Russia and Belarus held joint airborne drills in BrestMilitary & Defense October 24, 8:16
District head: all people on board crashed helicopter in Transbaikal deadSociety & Culture October 24, 8:16
Kremlin ex-chief: Russia is ready to open new page in relations with US after electionsRussian Politics & Diplomacy October 24, 4:10
Russian inspectors to hold observation flight over TurkeyRussian Politics & Diplomacy October 24, 2:30
Steinmeier: Further anti-Russian sanctions may hamper talksWorld October 23, 23:31
Qatari former Emir Sheikh Khalifa bin Hamad Al Thani dies aged 84World October 23, 23:08
Russia’s health ministry plans to build vaccines plant in EcuadorBusiness & Economy October 23, 20:19
Cygnus cargo spacecraft docks to ISSScience & Space October 23, 19:44
Whereabouts of several residents of blast-destroyed house in Ryazan not yet establishedWorld October 23, 18:50
GROZNY, March 15, /ITAR-TASS/. The head of the Russian North Caucasus republic of Chechnya, Ramzan Kadyrov, said he would be offended if he did not top the European Union’s black list compiled in connection with Russia’s position on the situation in Ukraine.
Kadyrov told an Itar-Tass correspondent that he would be glad to be on the sanctions list together with people he respected “who protect the interests of their country.”
“I am even glad to be on that list as I speak against those who violate the rights of millions of people, including Muslims,” he said.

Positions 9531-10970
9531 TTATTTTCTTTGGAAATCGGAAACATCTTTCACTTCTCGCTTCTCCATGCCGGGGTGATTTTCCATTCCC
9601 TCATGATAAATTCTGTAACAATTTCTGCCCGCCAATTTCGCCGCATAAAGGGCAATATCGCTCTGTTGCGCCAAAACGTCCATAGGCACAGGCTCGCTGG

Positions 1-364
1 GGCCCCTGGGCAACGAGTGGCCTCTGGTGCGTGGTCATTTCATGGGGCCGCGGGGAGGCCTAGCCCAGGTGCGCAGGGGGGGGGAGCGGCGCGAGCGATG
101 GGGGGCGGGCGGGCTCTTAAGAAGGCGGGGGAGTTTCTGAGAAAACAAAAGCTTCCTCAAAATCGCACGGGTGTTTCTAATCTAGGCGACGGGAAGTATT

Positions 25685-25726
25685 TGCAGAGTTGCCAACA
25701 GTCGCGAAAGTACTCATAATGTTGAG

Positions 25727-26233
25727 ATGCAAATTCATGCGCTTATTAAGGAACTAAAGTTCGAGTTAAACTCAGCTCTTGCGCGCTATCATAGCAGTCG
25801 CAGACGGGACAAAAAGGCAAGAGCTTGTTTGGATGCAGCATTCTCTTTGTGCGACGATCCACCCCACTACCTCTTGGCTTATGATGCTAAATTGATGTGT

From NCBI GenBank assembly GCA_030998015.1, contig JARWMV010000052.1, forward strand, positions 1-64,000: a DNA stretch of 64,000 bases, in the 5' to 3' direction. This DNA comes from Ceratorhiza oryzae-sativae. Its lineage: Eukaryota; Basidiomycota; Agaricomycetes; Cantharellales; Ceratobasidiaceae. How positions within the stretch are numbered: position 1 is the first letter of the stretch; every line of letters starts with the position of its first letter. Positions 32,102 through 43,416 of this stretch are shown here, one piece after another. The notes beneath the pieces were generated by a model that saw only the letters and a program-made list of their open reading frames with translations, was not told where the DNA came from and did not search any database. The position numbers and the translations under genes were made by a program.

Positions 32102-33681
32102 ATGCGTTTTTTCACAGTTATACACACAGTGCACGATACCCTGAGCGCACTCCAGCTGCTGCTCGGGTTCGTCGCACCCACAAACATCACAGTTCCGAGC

“Banderovites [negative term for followers of Stepan Bandera - a nationalist leader in Western Ukraine in the 20th century who collaborated with the Nazis during World War II] kill innocent people, while Europe and the United States receive the key terrorists at their places. It is utter lawlessness,” Kadyrov said.
“We have a strong state. They will not achieve what they did in other countries by any sanctions or threats. We are guarding our homeland,” he said.
Earlier, Western media carried reports saying that EU experts and diplomats had drafted a preliminary list of 120-130 high-ranking Russian officials and state corporation heads subject to possible sanctions over the situation in Ukraine.
Mass anti-government protests, often turning violent, started in Ukraine in November 2013 when the country’s authorities refused to sign an association agreement with the EU in favor of closer ties with Russia.
The Ukrainian protests resulted in a coup in the country in February 2014. President Viktor Yanukovich had to leave Ukraine citing security concerns. Yanukovich told reporters in south Russia on Tuesday that he remained the legitimate Ukrainian president despite “an anti-constitutional seizure of power by armed radicals.”
Russia does not recognize the new self-proclaimed Ukrainian authorities who seized power during the coup. Moscow considers Yanukovich to be the legitimate Ukrainian president.